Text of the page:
Minister Conroy: Well, it's responding to the priorities of the region, which is really important. And whenever I travel in the Pacific one of the most frequent complaints I hear is when they have development partners who build infrastructure projects by bringing in an entire labour force. A second complaint is that often the quality of the projects is poor and doesn't last. So in contrast, Australia, where we build infrastructure, we're really focused on the double dividend. Countries we partner with get economic infrastructure that helps grow their economy, it's high-quality infrastructure, and we use local workers who pick up skills, earn money for their families and pay taxes into their economy. And it's a key differentiator between how Australia will do development in the region versus other countries, and it's to our advantage.

Sabra Lane: Other countries? China?

Minister Conroy: China is one of them, absolutely. But this is not isolated to them. And this is really a focus on the Australian way. Where we build a market or a bridge or a road in partnership, I want local labour to be used so that it deepens our economic linkages and grows their economies. It's a really good thing for Australia to be doing and it's in our national interest.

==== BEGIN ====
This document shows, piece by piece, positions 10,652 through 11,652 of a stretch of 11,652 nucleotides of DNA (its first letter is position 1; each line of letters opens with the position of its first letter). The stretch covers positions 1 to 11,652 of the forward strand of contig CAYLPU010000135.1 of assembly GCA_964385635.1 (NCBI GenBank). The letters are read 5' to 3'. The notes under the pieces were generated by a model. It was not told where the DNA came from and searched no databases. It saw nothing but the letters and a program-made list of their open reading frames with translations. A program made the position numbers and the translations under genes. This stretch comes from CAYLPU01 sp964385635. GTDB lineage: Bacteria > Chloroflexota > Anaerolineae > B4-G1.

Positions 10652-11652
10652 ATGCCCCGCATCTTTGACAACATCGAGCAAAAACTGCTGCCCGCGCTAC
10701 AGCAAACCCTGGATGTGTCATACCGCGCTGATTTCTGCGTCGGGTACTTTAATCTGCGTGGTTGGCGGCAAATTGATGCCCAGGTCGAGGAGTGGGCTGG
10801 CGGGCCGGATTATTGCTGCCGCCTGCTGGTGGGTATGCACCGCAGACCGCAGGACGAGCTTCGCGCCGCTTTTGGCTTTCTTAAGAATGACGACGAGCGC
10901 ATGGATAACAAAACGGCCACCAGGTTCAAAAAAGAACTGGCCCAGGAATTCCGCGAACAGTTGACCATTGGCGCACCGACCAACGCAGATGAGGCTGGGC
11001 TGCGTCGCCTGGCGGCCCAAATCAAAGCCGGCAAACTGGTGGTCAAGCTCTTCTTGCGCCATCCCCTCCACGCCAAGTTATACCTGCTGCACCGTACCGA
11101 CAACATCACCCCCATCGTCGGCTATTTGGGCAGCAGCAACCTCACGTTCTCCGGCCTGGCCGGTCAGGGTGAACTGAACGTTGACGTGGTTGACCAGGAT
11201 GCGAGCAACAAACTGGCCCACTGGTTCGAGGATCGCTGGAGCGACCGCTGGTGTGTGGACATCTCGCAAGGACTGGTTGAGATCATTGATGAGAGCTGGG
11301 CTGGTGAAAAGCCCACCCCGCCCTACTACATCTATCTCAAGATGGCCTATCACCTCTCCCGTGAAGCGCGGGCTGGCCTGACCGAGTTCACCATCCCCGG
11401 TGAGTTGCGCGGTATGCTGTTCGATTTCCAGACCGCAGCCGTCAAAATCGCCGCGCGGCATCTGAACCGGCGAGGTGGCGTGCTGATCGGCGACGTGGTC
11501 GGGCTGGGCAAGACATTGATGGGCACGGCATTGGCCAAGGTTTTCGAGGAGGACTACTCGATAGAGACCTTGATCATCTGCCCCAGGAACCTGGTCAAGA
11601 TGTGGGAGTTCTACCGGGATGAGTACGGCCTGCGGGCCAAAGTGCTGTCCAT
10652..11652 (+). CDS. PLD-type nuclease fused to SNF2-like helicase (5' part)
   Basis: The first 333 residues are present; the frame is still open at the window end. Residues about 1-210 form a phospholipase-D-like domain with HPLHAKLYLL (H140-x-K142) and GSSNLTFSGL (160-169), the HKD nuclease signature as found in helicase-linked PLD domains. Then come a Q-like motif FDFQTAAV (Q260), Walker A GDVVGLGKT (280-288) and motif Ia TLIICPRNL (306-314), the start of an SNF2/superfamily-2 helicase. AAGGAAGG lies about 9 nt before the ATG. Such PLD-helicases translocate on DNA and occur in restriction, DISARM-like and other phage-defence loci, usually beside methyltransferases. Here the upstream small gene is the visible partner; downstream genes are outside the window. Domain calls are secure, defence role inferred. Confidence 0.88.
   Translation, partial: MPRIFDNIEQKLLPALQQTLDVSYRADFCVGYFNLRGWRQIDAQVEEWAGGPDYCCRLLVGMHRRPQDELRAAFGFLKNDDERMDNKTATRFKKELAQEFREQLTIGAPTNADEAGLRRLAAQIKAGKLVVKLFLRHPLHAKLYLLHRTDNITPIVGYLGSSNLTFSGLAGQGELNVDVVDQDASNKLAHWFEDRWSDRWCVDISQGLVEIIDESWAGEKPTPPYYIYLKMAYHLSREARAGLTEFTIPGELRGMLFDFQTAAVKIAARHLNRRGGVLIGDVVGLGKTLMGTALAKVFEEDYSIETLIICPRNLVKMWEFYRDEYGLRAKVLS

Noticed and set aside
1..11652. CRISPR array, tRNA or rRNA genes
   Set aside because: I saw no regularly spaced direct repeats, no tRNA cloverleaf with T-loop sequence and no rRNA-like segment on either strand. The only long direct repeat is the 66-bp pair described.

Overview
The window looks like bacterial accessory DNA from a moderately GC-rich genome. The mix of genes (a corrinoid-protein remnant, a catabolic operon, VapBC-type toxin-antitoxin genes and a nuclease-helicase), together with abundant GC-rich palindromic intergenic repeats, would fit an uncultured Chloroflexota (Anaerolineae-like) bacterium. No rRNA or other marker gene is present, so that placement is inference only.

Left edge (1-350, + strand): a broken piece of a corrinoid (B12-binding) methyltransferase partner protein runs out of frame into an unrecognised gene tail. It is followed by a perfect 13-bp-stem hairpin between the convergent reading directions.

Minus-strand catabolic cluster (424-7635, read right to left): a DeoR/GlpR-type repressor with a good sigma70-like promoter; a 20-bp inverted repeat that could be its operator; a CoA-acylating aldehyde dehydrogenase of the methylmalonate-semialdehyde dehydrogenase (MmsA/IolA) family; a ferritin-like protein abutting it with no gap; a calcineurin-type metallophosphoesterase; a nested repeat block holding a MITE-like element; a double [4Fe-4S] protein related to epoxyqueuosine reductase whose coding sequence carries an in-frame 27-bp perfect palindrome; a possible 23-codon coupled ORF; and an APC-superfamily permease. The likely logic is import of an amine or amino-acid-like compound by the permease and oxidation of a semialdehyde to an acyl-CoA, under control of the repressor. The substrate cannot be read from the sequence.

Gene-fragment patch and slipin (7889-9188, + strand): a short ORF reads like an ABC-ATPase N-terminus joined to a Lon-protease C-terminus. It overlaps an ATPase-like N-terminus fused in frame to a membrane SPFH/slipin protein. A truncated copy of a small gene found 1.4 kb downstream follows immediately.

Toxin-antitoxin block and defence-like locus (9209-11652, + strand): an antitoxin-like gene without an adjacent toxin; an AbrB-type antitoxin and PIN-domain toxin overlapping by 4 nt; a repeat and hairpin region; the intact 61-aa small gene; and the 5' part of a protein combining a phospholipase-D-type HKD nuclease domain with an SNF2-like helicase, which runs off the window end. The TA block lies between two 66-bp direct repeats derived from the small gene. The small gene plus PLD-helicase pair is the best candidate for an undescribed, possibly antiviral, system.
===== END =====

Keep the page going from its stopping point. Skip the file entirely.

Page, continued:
Sabra Lane: The Albanese government is also setting targets too, that half of new investments over $3 million must have a climate change objective, raising to 80 per cent before 2030. There are targets too for gender equality. Why are you stipulating those things?

Minister Conroy: Well for a couple of reasons: one, it responds to the priorities of the region. It's very important that we turn up, we listen, we act on the priorities of our partners. And climate change is the number one threat to the Pacific. And that's why when we do infrastructure projects, when we do development projects in the region, that it should have a climate change objective as well.

On gender equality, this reflects the values of Australia, importantly but, secondly, it's about increasing economic and social inclusion of women in our partner countries. And that's in their long-term interests and helps grow their economy. An example is when we build new markets so that sellers can sell their produce, we look at how do we increase the security. Often, we see female vendors having to sleep under their tables to protect their goods. So how do we put in place security measures so that they have safe accommodation, or they can lock up their goods. That helps them sell more products. That helps lift families out of poverty. It helps grow their economy and helps push gender equality. So it's a really important approach to how we do development, and it's in the long-term interests of the region.